Ah, I’m growing cynical. Ruben sighed to himself.
“That’s it!” Grey pounded a fist against his opposing palm. “We market it as a more expensive high-end device for Aces.”
For a brief moment, Ruben smiled, proud. Still, he said, “It won’t be enough, but it could help. But in proposing solutions, you’ve failed to identify the fundamental problem.”
Ruben drew only blank stares from that.
“We are beset by enemies. We made no friends bringing Marianne and the emperor into each other’s orbit. There are plenty of people who want to see every last trace of her influence removed from court, too, meaning us, her children, her men in the army, possibly even the Stadtfelds. A few will be willing to throw money and lives away just to ruin us.”
The silence that followed felt as heavy as the grief Ruben did his best to bury just to function. Some part of him was glad he’d never gotten around to formally adopting Marianne.
“What are we going to do?”
Ruben turned to glance at his son, who’d broken the silence. “We need to not have enemies. We can turn them, we can destroy them, we can run from them, or we can be beneath their notice. We have nothing to turn them with, we don’t have enough resources to destroy them, and we have nowhere to run that they can’t follow.”
One second passed, then two.
“Ruben!” Atia said, jumping to her feet. She slammed her palms on the table for emphasis. “You cannot be serious!”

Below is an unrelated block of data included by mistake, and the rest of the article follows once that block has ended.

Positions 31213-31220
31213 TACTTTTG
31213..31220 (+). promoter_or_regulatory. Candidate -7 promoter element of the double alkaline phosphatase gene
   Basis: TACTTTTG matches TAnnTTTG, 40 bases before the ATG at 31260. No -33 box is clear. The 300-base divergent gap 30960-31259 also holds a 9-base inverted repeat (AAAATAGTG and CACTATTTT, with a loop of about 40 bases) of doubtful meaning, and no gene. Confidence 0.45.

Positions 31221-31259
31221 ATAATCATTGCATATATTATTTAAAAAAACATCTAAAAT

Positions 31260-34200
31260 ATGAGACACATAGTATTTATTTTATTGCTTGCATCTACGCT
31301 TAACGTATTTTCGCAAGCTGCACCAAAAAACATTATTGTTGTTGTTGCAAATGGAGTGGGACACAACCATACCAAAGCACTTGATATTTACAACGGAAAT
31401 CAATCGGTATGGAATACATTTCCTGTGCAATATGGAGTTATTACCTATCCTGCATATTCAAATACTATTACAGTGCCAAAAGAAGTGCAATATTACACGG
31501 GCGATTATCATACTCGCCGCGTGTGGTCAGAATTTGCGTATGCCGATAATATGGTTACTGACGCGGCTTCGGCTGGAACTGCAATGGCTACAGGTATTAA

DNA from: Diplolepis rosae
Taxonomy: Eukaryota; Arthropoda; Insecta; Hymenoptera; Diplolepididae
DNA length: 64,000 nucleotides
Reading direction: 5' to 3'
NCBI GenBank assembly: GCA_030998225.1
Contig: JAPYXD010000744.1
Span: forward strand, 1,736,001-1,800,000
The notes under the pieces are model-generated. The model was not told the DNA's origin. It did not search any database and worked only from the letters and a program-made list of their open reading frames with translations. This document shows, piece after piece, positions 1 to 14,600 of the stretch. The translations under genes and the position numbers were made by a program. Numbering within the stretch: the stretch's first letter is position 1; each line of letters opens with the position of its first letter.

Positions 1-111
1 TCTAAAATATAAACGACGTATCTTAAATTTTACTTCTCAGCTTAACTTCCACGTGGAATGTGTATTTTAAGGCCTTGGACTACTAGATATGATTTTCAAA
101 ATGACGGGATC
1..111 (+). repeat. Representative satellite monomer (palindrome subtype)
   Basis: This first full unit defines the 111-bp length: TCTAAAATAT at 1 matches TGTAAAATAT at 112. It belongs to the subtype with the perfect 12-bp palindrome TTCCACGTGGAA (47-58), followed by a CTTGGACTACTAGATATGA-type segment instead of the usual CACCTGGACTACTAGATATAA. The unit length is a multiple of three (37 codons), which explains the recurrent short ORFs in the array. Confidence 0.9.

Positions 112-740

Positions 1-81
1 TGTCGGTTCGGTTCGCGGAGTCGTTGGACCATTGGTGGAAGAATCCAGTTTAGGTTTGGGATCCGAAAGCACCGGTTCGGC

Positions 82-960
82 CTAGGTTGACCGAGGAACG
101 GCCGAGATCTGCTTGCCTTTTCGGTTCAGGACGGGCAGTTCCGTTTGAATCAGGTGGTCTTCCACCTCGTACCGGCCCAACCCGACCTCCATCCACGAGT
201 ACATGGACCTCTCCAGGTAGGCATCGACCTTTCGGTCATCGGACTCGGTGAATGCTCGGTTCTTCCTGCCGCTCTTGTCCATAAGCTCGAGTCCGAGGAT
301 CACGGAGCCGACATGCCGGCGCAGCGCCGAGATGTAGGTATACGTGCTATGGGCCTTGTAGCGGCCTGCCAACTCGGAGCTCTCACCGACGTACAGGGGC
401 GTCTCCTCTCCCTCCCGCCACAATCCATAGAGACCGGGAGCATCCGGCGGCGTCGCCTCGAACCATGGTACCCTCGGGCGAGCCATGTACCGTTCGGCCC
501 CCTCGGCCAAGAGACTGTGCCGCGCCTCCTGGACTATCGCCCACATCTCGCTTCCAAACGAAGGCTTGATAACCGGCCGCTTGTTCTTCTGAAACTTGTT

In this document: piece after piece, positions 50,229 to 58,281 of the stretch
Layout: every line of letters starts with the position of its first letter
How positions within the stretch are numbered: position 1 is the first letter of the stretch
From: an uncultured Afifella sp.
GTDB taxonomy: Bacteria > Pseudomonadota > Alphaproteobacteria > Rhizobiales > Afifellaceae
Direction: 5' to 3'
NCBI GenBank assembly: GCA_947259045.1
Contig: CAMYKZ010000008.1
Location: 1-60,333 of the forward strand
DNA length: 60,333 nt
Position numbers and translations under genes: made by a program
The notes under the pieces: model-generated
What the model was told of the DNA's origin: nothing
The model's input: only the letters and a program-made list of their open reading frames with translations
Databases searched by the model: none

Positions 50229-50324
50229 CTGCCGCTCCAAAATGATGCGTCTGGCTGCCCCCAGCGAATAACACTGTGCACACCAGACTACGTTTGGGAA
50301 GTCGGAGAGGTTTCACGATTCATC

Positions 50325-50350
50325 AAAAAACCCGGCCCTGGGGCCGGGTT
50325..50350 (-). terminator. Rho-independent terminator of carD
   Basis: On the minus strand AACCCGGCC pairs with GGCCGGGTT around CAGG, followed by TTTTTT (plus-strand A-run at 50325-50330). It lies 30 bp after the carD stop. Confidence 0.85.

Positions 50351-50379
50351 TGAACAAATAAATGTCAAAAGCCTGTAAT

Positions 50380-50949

“Our guards have been working overtime, Atia. Sayoko hasn’t returned from whatever mission Marianne sent her on as well. I would gladly relinquish my title and bow out of all this” – Ruben gestured out the window to Pendragon – “to ensure we live, thrive, and survive.”
“No! That can’t – where would we go?” Atia said. “What would we do?”
It was a callous gamble and a heartless conjecture, but it was the only good option Ruben saw before him for the Ashford family. “I’m open to suggestions, but I believe we could build a cosy niche for ourselves in Area Eleven if we get involved in the rebuilding efforts.”
“Father,” Grey said, hesitantly, “there is no Area Eleven. There’s not even an Area Ten yet, officially.”
“Just give it six to eight months.”
Alec la Britannia International Airport
December 6, 2009 a.t.b.
Euphemia wished the capital were on the west coast, or the desert, or really just further south would be fine. True, there was tradition and history in the Imperial Palace, a building slowly grown from nothing into a grand structure half the size of Pendragon itself. Discarding that would feel wrong, to say the least, nevermind that uprooting the imperial family would invoke not too distant memories of the Humiliation.
But it was cold, and winter hadn’t even set in yet. It was so cold. Euphemia already felt cold inside. She had no need of cold weather to freeze her within and without. Even her tears threatened to turn to ice.
“I hope you’re happy, Lelouch. This is the best birthday present I could get you.”
“Dammit, Milly. Just because I constantly wish you’d go away doesn’t mean I want you to leave.”
“Do you even listen to yourself?” With a weak smile, Milly leaned forward to pull Lelouch into a hug. When they broke apart, she said, “Then consider your present me staying until your party yesterday.”
Lelouch nodded and exchanged places with Kallen.